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Workplace Exposures and Cognitive Function During Adulthood: Evidence From National Survey of Midlife Development and the O*NET

Grzywacz, Joseph G. PhD; Segel-Karpas, Dikla PhD; Lachman, Margie E. PhD

Journal of Occupational and Environmental Medicine: June 2016 - Volume 58 - Issue 6 - p 535–541
doi: 10.1097/JOM.0000000000000727

Objective: Expand understanding of the role of selected workplace exposures (ie, occupational complexity, conflict in the workplace, pace of work, and physical hazards) in adults’ cognitive function.

Methods: Cross-sectional data (n = 1991) from the second wave of the Midlife in the United States (MIDUS) study; restricted to participants who completed telephone-based cognitive assessments of episodic memory, executive functioning, and self-perceived memory. Occupational exposure data were harvested from the O*NET Release 6.0.

Results: Greater complexity was associated with better self-perceived memory among women and men, and better episodic memory and executive functioning among women. Greater physical hazards were independently associated with poorer episodic memory and executive functioning.

Conclusions: Objective assessments of physical and psychosocial exposures in the workplace are independently associated with cognitive outcomes in adulthood, with psychosocial exposures being particularly pronounced among women.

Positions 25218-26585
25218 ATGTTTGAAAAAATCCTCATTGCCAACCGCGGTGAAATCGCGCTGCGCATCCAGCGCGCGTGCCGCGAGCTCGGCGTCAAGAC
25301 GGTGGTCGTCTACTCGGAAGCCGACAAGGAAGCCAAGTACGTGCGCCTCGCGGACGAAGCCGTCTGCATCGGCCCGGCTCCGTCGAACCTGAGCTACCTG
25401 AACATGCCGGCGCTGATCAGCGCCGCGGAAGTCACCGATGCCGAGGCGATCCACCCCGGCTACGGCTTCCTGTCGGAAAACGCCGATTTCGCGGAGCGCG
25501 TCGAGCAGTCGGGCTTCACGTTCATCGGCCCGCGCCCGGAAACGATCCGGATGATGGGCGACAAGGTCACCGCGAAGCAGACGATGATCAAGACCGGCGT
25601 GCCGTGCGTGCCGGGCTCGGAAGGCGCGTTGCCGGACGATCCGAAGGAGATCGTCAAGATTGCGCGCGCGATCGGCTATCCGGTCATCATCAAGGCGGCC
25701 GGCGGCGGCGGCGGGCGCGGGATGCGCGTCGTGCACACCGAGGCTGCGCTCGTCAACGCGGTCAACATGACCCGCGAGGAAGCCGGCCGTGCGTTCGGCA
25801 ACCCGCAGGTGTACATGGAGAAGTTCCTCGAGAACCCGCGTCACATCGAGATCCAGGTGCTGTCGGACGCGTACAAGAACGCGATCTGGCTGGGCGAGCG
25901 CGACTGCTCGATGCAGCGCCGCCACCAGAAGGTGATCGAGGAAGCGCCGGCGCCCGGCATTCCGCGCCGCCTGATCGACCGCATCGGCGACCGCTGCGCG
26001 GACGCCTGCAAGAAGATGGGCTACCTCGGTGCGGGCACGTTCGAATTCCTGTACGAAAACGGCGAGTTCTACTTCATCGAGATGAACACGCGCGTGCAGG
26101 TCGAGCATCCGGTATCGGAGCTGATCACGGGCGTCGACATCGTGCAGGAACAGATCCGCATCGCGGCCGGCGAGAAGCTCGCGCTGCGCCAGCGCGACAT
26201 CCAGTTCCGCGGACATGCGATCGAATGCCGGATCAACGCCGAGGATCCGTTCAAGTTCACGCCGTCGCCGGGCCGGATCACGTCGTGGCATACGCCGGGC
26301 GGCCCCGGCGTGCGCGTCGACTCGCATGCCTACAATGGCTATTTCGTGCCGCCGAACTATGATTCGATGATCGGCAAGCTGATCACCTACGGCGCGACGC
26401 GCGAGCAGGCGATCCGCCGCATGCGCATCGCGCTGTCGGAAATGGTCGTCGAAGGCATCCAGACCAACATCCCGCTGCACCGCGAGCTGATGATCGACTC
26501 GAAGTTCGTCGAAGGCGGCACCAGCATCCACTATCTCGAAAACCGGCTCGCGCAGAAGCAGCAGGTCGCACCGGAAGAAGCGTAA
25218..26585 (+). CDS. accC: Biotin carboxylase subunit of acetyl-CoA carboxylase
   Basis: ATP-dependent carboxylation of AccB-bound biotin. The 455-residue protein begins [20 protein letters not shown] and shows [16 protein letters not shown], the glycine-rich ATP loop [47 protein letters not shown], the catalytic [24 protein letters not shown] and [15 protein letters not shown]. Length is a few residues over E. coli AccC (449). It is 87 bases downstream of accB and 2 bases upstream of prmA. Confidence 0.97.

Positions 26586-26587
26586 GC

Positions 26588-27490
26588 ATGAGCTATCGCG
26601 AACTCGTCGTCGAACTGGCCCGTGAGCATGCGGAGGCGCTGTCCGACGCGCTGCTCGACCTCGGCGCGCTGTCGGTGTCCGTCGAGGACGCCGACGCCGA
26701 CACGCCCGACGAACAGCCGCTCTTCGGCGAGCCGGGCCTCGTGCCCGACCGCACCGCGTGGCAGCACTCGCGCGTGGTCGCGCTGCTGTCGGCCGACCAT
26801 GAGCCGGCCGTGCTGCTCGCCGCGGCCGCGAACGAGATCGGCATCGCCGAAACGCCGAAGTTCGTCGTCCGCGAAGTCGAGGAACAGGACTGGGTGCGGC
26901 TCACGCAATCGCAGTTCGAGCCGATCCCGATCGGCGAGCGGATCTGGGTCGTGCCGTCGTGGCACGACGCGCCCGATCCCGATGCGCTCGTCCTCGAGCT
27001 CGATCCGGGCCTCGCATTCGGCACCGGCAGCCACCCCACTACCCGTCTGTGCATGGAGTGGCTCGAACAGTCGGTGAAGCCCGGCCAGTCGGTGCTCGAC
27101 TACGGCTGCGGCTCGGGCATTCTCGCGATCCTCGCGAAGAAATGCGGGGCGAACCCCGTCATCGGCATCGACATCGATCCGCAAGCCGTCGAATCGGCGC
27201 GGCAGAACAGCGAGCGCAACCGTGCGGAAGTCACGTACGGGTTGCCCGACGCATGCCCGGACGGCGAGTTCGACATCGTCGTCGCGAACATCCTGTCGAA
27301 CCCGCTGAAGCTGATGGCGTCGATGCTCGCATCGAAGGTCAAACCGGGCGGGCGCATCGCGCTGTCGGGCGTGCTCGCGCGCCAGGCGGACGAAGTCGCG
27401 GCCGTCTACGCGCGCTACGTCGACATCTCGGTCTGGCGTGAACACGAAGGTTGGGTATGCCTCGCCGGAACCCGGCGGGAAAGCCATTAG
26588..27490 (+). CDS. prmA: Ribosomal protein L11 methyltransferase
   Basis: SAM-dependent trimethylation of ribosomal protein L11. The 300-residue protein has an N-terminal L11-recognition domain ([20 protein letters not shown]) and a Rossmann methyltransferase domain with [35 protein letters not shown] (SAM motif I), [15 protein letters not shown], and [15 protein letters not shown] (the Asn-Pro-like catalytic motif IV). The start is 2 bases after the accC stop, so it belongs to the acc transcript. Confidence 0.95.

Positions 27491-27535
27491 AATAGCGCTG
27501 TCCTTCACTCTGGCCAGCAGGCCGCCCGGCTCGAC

Department of Family and Child Sciences, Florida State University, Tallahassee (Dr Grzywacz); Department of Gerontology, The University of Haifa (Dr Segel-Karpas); and Department of Psychology, Brandeis University, Boston, Massachusetts (Dr Lachman).

Address correspondence to: Joseph G. Grzywacz, PhD, Department of Family and Child Science, Florida State University, 120 Convocation Drive, Tallahassee, FL 32306 (

This research was supported by a grant from the National Institute on Aging (2P01AG020166-07).

Authors Grzywacz, Segel-Karpas, and Lachman have no relationships/conditions/circumstances that present potential conflict of interest.

The JOEM editorial board and planners have no financial interest related to this research.

Copyright © 2016 by the American College of Occupational and Environmental Medicine